Booked

by Kwame Alexander (2016)

A novel in verse.
From a Newbery-winning author.
For middle schools.
About soccer.
And books!
And relationships.
Sounds perfect!

The novel is Booked, a novel in verse which succeeds and follows in format and temperament the Newbery-winning, The Crossover.  (Which is ostensibly about basketball.)

The author is Kwame Alexander, a young, acclaimed, African-American poet and novelist.

What makes such a title perfect for One School, One Book for Middle Schools?

The format.
And the themes.

There are certainly students (and adults?) who might be skeptical about how a novel in verse can work.  But it won’t take anyone long to see how beguiling and bewitching and effective the technique can be.  Short chapter/poems that call the reader’s close attention to language and phrasing –   its arrangement and the descriptive, poetic detail.  A reader is hooked into the story – and inside the head of the protagonist (Nick) – slyly and unexpectedly, almost before you know it.

Nick loves soccer.  He’s curious about girls, especially April.  (He coins a special word about her while daydream/doodling in class – one of the many instances in which Alexander sneaks in creative wordplay.)  When his mother takes a new job out of state, his parents’ relationship begins to founder – unsettling the dependable stability of Nick’s world.  Then he gets injured.  And teachers – and friends start recommending books…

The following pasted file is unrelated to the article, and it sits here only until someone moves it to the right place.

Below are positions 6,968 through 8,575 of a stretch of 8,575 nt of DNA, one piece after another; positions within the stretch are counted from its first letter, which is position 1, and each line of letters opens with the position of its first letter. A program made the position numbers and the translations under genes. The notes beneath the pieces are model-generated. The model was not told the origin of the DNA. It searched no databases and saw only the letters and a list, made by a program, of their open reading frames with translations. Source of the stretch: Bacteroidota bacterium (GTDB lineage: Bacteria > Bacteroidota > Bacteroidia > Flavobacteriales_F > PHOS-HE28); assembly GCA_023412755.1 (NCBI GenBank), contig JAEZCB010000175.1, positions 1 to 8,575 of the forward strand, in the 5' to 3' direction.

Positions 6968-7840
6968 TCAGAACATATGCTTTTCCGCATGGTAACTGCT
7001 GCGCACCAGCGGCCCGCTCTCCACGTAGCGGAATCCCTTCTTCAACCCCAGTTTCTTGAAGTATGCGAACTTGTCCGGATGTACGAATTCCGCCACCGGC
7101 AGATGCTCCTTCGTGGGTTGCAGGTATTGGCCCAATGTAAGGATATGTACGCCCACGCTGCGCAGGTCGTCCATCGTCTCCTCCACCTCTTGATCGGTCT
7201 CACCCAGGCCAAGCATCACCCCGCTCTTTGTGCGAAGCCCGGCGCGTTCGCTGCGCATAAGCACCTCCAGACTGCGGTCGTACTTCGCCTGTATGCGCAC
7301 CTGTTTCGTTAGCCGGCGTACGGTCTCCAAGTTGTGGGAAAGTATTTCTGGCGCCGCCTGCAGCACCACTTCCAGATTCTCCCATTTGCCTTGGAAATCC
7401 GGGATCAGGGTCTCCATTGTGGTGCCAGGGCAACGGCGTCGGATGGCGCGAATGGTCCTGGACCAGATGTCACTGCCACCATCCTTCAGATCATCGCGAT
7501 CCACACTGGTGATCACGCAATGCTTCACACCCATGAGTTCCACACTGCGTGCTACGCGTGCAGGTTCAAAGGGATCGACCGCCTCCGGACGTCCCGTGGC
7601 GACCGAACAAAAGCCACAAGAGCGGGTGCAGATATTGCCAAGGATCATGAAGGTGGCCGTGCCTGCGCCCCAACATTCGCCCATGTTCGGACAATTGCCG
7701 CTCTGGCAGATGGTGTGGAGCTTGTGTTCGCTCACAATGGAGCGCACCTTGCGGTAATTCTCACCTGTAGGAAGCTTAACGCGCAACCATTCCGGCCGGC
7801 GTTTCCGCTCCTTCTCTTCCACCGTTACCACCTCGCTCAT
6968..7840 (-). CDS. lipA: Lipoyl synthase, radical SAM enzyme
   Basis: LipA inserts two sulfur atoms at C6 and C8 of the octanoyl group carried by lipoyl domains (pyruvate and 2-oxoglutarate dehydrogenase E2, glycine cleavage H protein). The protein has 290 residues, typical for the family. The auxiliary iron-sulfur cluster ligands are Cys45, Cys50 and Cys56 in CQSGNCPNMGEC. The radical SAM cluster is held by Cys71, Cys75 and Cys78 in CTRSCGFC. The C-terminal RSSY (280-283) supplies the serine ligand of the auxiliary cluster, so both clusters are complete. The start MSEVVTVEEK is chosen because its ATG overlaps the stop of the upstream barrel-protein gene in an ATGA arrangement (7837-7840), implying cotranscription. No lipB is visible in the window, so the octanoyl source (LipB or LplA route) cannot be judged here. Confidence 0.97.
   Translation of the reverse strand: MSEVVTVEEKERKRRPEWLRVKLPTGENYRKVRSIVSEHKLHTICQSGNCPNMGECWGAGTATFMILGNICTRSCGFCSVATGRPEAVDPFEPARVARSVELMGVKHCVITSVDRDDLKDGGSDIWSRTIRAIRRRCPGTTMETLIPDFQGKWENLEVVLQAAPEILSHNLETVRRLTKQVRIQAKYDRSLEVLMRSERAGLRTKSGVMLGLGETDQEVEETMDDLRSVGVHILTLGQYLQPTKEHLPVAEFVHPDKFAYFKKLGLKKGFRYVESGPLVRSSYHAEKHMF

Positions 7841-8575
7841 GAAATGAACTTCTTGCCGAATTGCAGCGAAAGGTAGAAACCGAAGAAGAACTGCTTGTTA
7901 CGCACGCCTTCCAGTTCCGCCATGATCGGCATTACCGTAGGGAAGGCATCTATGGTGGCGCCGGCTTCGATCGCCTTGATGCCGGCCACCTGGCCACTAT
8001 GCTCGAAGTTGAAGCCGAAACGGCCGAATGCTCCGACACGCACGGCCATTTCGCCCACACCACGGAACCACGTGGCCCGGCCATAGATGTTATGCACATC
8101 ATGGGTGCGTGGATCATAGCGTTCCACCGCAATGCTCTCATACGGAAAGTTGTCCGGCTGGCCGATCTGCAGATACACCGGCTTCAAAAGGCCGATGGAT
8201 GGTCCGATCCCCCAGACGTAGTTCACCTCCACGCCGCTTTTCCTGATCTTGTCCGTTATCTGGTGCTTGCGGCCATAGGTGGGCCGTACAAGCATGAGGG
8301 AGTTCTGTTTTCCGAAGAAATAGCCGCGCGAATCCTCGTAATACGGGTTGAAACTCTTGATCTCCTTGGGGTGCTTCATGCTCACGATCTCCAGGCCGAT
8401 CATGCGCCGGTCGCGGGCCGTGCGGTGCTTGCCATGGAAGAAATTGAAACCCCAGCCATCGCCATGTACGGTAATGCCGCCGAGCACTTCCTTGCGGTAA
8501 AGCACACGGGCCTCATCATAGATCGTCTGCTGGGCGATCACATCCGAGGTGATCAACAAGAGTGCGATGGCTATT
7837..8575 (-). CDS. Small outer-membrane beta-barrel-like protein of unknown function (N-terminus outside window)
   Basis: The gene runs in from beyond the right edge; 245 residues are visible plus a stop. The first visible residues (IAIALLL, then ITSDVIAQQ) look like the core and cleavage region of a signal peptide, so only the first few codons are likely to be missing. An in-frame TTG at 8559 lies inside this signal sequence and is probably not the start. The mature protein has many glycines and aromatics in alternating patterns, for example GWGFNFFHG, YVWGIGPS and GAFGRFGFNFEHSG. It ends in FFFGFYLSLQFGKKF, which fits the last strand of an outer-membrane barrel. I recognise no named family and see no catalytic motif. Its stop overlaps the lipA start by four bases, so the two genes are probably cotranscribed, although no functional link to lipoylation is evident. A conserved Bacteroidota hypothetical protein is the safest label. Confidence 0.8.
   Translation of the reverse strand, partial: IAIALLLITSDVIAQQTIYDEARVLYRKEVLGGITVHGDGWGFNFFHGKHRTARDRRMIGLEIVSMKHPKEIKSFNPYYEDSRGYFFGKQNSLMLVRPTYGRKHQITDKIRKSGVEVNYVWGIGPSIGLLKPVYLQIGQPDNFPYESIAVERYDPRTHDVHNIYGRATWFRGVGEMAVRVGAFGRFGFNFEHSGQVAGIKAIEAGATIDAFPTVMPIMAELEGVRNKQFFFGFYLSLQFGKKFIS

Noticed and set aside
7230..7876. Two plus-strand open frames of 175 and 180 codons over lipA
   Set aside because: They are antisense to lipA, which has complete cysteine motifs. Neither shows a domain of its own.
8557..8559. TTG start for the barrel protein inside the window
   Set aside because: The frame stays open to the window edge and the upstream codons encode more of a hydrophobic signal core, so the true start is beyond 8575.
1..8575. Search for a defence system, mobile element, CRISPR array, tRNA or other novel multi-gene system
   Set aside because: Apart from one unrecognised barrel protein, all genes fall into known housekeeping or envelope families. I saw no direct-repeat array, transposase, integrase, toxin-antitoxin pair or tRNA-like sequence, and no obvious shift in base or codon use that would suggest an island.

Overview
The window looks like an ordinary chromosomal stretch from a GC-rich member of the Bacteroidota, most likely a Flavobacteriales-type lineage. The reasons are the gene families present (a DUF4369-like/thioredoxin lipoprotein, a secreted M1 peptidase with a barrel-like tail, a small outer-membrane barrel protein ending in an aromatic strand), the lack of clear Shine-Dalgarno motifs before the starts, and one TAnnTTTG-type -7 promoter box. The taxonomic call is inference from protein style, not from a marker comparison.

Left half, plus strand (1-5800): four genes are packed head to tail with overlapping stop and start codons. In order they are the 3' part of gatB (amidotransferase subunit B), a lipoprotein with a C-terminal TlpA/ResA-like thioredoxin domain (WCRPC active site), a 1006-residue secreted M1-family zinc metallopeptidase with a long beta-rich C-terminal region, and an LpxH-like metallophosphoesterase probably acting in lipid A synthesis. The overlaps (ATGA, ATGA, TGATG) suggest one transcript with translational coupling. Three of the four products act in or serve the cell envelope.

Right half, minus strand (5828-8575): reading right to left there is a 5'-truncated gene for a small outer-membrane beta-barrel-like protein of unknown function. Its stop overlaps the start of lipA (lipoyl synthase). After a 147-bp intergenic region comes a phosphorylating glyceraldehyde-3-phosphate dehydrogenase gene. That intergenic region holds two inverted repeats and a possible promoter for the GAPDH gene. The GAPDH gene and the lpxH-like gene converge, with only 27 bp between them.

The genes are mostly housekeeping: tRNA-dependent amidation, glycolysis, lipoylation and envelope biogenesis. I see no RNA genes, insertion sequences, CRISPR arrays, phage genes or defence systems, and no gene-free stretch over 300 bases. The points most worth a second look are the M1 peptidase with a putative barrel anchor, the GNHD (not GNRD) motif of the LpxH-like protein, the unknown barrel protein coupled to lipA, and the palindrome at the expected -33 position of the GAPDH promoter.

And that’s all you need to know.  What Booked really adds up to is a roiling stew of issues and themes and feelings and questions and emotions that all adolescents are wrestling with in Middle School.

Here’s a short sample poem to show how Alexander works his magic – with language and feelings and plot.

Chimichangas

The silence
at dinner
is only interrupted
by the chomping
of chips and salsa
at what used to be
our favorite family
restaurant.

(p. 161)

You can see instantly that Alexander packs a lot into one ‘simple’ sentence.  It’s a beautiful sentence that tightly and memorably expresses what Nick is feeling at this moment.  Alexander briskly propels the reader into the plight and fortune of Nick and his year in middle school.

And it is sure to captivate and stimulate your Middle School Readers – some of them perhaps despite themselves.  It is also sure to provide a raft of opportunities to discuss and explore all of those themes – how to talk to girls, how to think about your parents, what poems or books you like – with your students, in your classrooms, and with your parents.

Exactly what One School, One Book for Middle School is all about!